5 Reasons Our Cities Are Not Full of Autonomously Flying Drones (Yet!)by@artialdrones
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5 Reasons Our Cities Are Not Full of Autonomously Flying Drones (Yet!)

by Valeria MaksimovichAugust 20th, 2022
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With every passing day, autonomous drone technology is becoming more and more advanced. This article explores why our cities are not yet full of autonomous drones and highlights some of the challenges that still need to be addressed. Give it a look, maybe you have some ideas how to speed up the process?

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We are slowly but surely moving towards a world where autonomous drones will play a major role. In this article, we will show you why autonomous drone technology is ready for prime time and outline barriers that still need to be addressed.

REASON #1: Regulation is only looming on the horizon

The regulatory environment for autonomous drones is not finished yet, but it is on a good track. Guidelines from various government agencies are being proposed by the FAA — Federal Aviation Administration in the US and EASA— European Union Aviation Safety Agency and National Aviation Authority (NAAs) for each EU country. These are the bodies that make regulations and issue flying permits in the field of civil aviation.

Let’s look at the example of Europe

The latest unmanned aerial vehicles (UAV) regulation in the EU is Regulations 2019/947 which set out the framework for the safe operation of civil drones, yet, it slightly mentions autonomous operation giving it a large degree of freedom. This regulation looks like a good opportunity for autonomous UAV operations.

Flawless Object Following in Urban Area. Source: ARTIAL MVP video

REASON #2: We need to wait to see who and how will regulate Urban Airspace

In the EU cities, Unmanned Aircraft Systems Traffic Management (UTM) will be catered for by the U-space Regulations, which will be ready in 2023. This will be a set of services that will be deployed in airspace where heavier traffic is expected, such as in urban areas. The U-space establishes and harmonizes the requirements for manned and unmanned aircraft to operate safely in the U-space airspace, prevent collisions between aircraft, and mitigate air and ground risks.

For now, it looks like a favorable future of autonomous drone flights is on the horizon. So, from now on, autonomous drone flight certifications will be unprecedented in most countries.

Indoors Inspection using latest computer vision technologies by Autonomous Drones. Source: ARTIAL MVP video

REASON #3: Lack of general public awareness

The recent study on Risk Perception and Public Acceptance of Autonomous Drones from Texas A&M University showed that the general public hears about drones mainly from mainstream media and movies. The survey showed that the general public was not aware of the majority of the many current and future drone applications. Moreover, the results showed that commercial and hobby uses are much less supported than public safety drones and drones for scientific research.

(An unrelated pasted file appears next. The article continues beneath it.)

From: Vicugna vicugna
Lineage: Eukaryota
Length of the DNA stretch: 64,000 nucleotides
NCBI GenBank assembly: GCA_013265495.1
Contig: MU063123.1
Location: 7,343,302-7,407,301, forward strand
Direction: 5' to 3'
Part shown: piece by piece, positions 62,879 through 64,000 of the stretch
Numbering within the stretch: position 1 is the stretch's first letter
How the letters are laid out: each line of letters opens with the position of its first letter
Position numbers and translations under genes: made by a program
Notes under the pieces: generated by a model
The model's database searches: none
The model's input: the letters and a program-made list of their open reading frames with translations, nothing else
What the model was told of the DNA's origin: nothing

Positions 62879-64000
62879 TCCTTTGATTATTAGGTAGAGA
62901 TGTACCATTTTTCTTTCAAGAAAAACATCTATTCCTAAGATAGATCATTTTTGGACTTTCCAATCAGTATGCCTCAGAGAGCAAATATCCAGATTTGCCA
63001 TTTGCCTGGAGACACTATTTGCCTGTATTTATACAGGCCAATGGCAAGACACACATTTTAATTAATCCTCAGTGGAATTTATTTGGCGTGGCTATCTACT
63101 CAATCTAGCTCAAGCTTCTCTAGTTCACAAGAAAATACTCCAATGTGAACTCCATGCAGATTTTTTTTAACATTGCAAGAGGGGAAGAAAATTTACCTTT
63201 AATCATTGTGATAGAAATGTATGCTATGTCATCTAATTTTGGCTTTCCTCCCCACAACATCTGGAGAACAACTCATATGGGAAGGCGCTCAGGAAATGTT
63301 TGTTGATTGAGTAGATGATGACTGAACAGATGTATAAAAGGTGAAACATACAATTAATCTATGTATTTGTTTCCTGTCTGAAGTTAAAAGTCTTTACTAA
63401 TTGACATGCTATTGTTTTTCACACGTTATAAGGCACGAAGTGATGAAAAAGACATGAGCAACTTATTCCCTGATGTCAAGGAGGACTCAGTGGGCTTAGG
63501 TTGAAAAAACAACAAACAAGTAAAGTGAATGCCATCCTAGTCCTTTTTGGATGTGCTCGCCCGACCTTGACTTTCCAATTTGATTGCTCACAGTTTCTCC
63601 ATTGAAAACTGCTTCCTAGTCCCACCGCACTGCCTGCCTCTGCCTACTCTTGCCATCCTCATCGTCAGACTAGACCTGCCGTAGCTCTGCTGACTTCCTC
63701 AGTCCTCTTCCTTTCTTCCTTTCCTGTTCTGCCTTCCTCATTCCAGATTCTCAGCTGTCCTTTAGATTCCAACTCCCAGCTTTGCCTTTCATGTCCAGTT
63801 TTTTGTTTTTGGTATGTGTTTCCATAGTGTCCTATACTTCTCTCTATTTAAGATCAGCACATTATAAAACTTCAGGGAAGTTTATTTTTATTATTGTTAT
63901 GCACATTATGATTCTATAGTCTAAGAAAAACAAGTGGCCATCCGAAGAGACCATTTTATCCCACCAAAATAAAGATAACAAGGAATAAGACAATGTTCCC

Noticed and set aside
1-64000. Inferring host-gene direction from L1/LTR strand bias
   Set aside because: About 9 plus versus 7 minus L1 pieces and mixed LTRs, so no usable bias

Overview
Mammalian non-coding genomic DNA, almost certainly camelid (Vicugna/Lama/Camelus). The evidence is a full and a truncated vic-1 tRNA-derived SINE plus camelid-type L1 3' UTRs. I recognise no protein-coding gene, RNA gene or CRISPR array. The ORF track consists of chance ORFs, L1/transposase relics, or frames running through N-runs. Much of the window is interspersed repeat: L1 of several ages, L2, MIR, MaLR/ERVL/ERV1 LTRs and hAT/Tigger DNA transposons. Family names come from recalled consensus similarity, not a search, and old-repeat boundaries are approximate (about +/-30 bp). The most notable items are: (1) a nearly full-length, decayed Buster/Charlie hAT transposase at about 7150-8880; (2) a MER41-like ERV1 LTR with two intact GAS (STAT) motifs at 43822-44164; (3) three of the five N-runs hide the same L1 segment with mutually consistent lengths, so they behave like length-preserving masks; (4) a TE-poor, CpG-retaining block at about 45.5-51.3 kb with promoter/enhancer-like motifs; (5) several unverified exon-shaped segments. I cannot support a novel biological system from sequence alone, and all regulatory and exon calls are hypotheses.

Autonomous Drones for power lines inspections in urban environments. Source: ARTIAL MVP video

REASON #4: Lack of technology trust from the industry experts

Another study from the Polytechnic University of Catalonia was conducted among drone users (airports representatives, drone pilots, manufacturers, police departments, etc.), and showed that the perception of drone use cases gets worse (or less optimistic) as the performed environmental task gets more complex (bridge and highway inspections, police surveillance).

Respondents believe that the creation of the U-space will create a safe environment for autonomous drone flights.

Complex Environment Inspection by Autonomous Drones. Source: ARTIAL MVP video

REASON #5: There was no technology to make it work (until recently)

The technology needed to make drones fly without human supervision is highly complex and needs large computational power and communication technology to work properly:

  • Artificial Intelligence,
  • Computer Vision,
  • GPS-independent navigation,
  • Communication technologies.

It‘s a challenge to integrate all this innovative technology into one cohesive solution, as most of drone companies struggle to bring self-awareness to drones. There are some teams, however, that have combined it all and developed the Autonomy Engine — intelligent software for autonomous flights.

We will soon see autonomous drones on missions, from inspecting the energy grid critical infrastructure for damages, identifying new threats or vulnerabilities to prevent a major power outage or another system failure, to urban traffic monitoring and mapping gathering all the valuable data to spot the most frequent traffic accidents spots. This data will be processed in real-time to create preventive measures and make corrective adjustments to reduce the chances of accidents.

Solar Panel Inspection by Autonomous Drones. Source: ARTIAL MVP video

  • Power Lines Inspection by Autonomous Drones. Source: ARTIAL MVP video

What’s next?

There are many exciting developments happening with drones that point to a future where they fly autonomously and play an important role in urban and rural environments.

Cities around the world are testing out various ways of using drones for surveillance purposes, air traffic management, key infrastructure, agricultural monitoring, and more. And as we move closer toward the implementation of autonomous drone technologies, soon it will become increasingly integrated into our lives!

Thanks for staying with me :)

I’m sure there are more barriers for autonomous drones.

Add to the list in the comments or reach me on LinkedIn.